States have responded to the DNA revolution by, in all but two states, enacting statutes ensuring access to post-conviction DNA testing. Though DNA exonerations have become more common, state judges do still continue to arbitrarily deny DNA testing requests to prisoners who could potentially prove their innocence. Some hastily drafted state post-conviction statutes arbitrarily deny access to DNA testing to entire classes of prisoners, such as those who pleaded guilty. (The Pennsylvania Supreme Court just made clear that those who confess may obtain DNA testing, reversing a baseless interpretation of the Pennsylvania statute.)
The Supreme Court suggested in its District Attorney’s Office v. Osborne opinion that a narrow procedural due process right might be available to such prisoners. In Skinner, the Court made clear that this right has a remedy when brought pursuant to a Section 1983 action. I had thought that the answer, based on the Court’s prior decision in Heck v. Humphrey, was clear, and I was glad to see that the Court thought so as well.
Skinner must still show that Texas courts arbitrarily denied him access to DNA tests. He has one advantage that Osborne did not: he diligently pursued remedies in the state courts under a Texas statute which certainly reads as if it should apply to cases like his. Even if he obtains DNA tests helpful to his case, he must separately obtain relief.
Fortunately, this type of dispute will not occur too often. As the Court noted, in the Circuits that already allow these claims, there has been no “litigation flood, or even rainfall.” Today, DNA testing is done routinely before a trial. In old cases, or cases where the DNA technology has changed, or where biological evidence comes to light, post-conviction testing may still play a role. But most prosecutors, as I discuss in the book, now readily and conscientiously approve DNA tests on all of the potentially probative evidence. They know that the results could free the innocent and also locate the culprit. In 112 of the first 250 DNA exonerations. the results inculpated the perpetrators, dozens of whom had committed additional crimes before DNA helped bring them to justice.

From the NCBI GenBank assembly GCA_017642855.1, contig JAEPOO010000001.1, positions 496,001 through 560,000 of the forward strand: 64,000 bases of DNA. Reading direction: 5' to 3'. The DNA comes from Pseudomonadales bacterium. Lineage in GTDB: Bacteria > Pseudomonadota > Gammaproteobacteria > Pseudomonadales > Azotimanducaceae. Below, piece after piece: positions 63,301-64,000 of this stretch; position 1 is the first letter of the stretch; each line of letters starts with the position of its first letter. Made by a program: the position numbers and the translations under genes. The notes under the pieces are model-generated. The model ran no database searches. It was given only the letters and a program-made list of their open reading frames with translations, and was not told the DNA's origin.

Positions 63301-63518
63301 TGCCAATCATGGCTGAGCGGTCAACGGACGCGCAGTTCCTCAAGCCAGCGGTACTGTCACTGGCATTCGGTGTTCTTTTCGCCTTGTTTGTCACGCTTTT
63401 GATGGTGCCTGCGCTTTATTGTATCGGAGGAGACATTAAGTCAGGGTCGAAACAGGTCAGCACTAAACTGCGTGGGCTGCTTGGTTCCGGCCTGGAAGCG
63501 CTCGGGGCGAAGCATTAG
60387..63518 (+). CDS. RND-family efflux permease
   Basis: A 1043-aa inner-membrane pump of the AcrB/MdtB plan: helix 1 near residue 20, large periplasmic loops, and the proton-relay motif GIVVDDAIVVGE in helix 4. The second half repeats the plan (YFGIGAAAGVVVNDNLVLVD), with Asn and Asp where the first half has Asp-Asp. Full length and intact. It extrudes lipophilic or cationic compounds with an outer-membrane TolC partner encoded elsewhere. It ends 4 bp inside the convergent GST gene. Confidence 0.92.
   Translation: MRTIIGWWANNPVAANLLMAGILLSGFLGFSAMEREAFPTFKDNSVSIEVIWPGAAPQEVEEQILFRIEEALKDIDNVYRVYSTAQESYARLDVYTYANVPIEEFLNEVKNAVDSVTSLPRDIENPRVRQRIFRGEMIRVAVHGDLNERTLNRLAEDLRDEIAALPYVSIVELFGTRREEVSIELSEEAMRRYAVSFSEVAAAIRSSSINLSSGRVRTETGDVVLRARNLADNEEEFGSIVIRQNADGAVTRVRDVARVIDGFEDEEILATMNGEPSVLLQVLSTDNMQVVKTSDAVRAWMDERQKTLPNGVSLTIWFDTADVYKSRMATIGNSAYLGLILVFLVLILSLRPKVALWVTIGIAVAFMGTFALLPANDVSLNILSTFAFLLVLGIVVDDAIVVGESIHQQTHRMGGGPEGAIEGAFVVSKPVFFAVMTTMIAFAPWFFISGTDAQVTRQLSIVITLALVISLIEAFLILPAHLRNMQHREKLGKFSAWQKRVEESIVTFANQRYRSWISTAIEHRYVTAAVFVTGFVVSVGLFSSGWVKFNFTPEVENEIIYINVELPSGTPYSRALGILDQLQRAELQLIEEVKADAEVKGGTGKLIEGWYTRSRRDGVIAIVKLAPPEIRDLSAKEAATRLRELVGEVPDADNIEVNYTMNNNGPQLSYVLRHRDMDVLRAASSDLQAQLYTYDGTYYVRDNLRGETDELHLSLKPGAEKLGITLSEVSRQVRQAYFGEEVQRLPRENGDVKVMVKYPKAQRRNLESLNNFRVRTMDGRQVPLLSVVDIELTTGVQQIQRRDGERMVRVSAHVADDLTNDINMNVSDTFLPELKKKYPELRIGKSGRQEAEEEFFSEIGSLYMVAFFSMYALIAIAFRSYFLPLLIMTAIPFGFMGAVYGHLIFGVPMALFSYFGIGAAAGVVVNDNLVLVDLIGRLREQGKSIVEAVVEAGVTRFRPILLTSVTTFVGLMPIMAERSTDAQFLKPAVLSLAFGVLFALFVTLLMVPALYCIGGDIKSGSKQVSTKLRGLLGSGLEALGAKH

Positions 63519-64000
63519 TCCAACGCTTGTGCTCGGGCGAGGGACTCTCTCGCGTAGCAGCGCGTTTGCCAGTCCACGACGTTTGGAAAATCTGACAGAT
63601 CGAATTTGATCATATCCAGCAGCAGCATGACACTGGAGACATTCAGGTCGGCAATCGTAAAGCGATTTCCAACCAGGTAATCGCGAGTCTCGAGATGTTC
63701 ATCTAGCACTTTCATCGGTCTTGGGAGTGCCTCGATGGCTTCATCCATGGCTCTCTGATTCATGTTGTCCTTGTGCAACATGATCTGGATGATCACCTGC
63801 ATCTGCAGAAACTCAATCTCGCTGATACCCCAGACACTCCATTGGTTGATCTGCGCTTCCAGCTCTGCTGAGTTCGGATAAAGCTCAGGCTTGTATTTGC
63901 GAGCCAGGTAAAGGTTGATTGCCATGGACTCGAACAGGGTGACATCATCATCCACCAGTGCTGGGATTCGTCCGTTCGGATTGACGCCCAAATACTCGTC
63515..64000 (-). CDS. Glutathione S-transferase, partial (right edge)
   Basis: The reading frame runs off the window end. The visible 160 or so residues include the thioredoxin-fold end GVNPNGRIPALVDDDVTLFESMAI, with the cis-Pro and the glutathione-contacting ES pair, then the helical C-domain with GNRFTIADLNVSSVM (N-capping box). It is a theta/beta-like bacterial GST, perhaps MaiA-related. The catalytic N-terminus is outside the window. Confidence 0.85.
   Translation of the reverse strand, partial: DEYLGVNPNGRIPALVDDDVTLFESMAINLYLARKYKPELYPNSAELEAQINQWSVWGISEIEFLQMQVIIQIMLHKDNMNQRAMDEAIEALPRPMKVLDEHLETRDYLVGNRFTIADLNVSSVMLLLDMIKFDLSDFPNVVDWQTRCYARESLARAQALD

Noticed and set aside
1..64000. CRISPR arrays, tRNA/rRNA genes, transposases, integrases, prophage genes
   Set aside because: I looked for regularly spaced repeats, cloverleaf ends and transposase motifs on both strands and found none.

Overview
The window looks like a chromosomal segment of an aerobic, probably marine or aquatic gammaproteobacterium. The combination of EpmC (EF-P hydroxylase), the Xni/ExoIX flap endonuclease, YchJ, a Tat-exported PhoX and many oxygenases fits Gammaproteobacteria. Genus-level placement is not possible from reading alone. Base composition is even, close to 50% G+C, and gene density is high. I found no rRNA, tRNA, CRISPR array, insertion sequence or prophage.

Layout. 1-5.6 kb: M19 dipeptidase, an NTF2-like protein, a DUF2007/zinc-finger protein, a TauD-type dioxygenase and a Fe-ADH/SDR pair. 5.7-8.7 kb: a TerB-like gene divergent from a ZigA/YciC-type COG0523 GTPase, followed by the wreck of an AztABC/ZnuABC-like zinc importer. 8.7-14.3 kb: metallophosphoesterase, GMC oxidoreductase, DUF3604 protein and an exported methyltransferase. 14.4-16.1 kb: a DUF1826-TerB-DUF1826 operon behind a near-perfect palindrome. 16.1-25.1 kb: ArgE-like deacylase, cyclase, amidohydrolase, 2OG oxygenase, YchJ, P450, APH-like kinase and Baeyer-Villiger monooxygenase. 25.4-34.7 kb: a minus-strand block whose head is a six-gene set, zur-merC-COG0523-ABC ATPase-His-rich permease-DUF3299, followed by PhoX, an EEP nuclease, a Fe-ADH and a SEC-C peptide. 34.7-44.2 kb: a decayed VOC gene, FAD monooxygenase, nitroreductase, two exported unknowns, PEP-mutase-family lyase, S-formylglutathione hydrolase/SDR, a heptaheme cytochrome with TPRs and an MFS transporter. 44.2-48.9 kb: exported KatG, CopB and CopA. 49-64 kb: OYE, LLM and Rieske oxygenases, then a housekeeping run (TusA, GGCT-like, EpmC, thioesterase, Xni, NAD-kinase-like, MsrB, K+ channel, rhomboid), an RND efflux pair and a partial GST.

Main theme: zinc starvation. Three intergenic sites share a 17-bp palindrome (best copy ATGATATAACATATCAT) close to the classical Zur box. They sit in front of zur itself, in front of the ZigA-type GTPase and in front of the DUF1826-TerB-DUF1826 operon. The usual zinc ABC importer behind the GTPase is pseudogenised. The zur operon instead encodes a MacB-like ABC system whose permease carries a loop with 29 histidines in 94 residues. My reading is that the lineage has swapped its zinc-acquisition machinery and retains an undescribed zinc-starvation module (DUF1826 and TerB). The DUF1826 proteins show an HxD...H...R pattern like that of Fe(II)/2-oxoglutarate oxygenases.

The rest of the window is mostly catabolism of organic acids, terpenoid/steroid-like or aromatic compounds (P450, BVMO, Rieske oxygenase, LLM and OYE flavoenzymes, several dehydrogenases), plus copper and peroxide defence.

More broadly important, the Court rejected the Catch-22 view of the dissent, authored by Justice Thomas. The dissenters said they hoped to prevent Section 1983 from “intruding into the boundaries of habeas corpus.” They would close access to the possibility of challenging denials of DNA testing under Section 1983 – but what they did not explain was that federal habeas corpus would be a non-option in cases where DNA testing becomes available years after a conviction. Where the Court has limited habeas corpus remedies, it has generally made clear that there should be alternative channels for vindicating constitutional rights. Unfortunately, state courts continue to carelessly handle post-conviction requests for DNA and claims of innocence. When they do, there should be at least one meaningful constitutional avenue available.